Friday, February 19, 2010

How to Write....

Over the last year, I have learned that there is a correct way to send/write a sympathy card.  And, considering most people feel really awkward about writing those types of cards, I thought I would give you a few pointers.  To get it out on the table, there is no 'right' thing to say....there are a few 'wrong' things to say.  One of which is writing that you know how they feel....no....you don't.  Even if you have been in a similar circumstance, you do not know exactly how they feel...even if they are in your family.  Grief is different for everyone and everyone responds differently.

All sympathy cards look the same after the first 2.  So, my recommendation is to send a personalized note.  The lame sympathy cards that are available just get old to those that are receiving them.  I know you have no idea what to say and you feel Hallmark does....nope.  One of my favorite things to read were the sentiments written by people about specific things that they remembered.  If you know the person that passed away well, write one of those.  Or, if you know their family member, write about what you remember they were close to that person about.  For example, for someone that didn't know my Mom but knew me, "Ann, I know you will miss talking about KU basketball games with her.  But, if you ever want to talk basketball, I would be happy to."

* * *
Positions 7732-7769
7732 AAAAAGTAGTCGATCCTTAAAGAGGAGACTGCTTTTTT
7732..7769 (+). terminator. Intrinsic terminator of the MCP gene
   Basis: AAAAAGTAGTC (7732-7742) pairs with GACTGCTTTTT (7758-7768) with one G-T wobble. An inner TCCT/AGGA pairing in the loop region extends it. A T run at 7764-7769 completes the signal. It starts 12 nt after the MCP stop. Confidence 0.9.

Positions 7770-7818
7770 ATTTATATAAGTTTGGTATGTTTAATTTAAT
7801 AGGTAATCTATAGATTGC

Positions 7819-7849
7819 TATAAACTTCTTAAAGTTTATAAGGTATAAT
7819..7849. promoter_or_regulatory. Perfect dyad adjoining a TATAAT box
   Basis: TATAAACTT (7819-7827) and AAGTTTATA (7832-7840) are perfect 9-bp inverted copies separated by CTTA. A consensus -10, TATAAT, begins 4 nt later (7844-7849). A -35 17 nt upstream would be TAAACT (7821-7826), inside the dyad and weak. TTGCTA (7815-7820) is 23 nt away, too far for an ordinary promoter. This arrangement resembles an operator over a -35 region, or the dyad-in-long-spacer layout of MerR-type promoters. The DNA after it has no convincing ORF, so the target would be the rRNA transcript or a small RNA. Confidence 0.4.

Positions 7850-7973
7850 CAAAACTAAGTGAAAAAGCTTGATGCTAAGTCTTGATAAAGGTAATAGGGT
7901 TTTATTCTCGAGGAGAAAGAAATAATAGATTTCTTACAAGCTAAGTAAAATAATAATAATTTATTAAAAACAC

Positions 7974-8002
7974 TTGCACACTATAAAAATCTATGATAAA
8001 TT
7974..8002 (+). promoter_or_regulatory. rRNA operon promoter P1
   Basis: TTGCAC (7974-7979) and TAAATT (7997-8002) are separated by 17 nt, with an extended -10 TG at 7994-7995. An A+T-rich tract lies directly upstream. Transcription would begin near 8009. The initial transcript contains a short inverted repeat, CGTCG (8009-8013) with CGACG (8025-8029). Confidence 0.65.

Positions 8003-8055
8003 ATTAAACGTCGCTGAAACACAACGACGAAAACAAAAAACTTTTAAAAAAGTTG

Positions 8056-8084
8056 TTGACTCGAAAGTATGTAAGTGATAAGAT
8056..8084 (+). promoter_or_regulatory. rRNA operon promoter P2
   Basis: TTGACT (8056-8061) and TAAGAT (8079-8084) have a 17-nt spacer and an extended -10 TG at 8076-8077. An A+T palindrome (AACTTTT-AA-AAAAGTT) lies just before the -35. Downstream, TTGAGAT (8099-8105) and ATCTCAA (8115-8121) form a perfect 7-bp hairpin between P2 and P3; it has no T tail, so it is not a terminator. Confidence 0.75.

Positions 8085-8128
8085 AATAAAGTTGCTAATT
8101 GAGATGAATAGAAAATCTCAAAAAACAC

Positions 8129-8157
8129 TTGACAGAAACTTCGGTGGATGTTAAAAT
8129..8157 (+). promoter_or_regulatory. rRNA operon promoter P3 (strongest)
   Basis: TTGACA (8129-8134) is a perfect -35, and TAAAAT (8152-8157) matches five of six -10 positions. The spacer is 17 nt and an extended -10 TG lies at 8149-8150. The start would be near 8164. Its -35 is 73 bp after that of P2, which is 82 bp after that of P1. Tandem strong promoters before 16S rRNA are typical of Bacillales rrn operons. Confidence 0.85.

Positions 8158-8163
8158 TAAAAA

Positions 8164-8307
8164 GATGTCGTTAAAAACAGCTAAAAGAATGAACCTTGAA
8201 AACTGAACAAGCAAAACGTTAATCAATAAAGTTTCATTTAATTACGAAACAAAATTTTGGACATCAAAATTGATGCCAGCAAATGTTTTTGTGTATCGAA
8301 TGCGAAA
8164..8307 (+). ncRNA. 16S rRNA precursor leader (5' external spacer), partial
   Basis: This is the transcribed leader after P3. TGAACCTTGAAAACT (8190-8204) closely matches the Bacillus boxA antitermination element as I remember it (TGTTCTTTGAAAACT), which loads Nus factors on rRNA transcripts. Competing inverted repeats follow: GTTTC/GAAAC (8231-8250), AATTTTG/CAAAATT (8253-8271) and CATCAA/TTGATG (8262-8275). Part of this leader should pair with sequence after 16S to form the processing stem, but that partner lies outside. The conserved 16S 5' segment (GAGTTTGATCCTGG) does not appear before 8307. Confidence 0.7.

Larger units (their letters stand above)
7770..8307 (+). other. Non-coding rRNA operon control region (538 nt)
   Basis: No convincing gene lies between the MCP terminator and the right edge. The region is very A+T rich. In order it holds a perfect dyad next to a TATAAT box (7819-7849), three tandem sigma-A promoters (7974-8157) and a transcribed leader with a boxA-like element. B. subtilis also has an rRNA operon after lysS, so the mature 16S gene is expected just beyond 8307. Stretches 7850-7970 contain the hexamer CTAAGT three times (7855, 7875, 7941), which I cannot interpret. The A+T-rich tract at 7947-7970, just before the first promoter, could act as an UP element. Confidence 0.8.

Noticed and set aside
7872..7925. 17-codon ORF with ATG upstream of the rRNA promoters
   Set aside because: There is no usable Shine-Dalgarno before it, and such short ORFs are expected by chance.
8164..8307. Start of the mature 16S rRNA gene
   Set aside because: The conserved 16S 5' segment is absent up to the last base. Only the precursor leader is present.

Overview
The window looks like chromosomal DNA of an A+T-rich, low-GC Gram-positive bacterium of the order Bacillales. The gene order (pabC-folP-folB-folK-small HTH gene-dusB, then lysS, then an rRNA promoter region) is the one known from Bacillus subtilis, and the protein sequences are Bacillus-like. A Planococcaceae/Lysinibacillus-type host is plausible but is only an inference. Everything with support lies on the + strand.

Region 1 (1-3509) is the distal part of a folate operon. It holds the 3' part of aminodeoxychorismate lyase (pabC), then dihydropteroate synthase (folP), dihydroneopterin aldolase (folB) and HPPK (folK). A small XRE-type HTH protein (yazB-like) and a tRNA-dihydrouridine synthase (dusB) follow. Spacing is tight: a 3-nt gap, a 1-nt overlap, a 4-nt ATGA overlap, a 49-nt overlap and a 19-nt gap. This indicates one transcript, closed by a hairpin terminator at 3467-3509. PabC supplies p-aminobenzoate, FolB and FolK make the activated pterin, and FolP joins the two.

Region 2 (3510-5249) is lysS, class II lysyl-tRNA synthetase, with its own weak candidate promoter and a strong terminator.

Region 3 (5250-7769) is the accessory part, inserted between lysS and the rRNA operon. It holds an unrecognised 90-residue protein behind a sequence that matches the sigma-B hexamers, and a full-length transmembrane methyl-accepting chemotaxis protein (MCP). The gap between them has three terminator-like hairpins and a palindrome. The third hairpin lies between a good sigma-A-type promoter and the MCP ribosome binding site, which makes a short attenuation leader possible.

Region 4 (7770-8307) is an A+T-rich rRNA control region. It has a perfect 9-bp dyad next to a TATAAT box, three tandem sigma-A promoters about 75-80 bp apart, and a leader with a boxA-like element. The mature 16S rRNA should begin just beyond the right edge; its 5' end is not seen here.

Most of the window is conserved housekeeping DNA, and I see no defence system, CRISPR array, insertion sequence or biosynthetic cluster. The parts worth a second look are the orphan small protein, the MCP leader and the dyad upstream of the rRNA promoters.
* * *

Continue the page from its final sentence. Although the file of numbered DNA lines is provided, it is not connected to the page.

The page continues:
Make it personal.  Let them know that you are praying for them.  That actually really helps to provide comfort...or at least it did to me.

The appropriate time to send your thoughts.  Everyone sends cards at the beginning.  You are bombarded for weeks with cards.  But, then it all stops quite suddenly.  And the grieving person feels exceptionally lonely.  Therefore, if you haven't gotten around to sending the card for three months and you feel exceptionally guilty....don't.  You should send the card.  In my experience, I really enjoyed the cards that I received 'after the fact.'  They helped to remind me that I was not forgotten.

So...my advice is to stay out of the sympathy aisle at Hallmark.  I know they are doing their duty but a personal note is a really nice gesture.  I have decided I will never buy another sympathy card for someone.  I have all of Hallmarks current one's and I don't need to see anymore.

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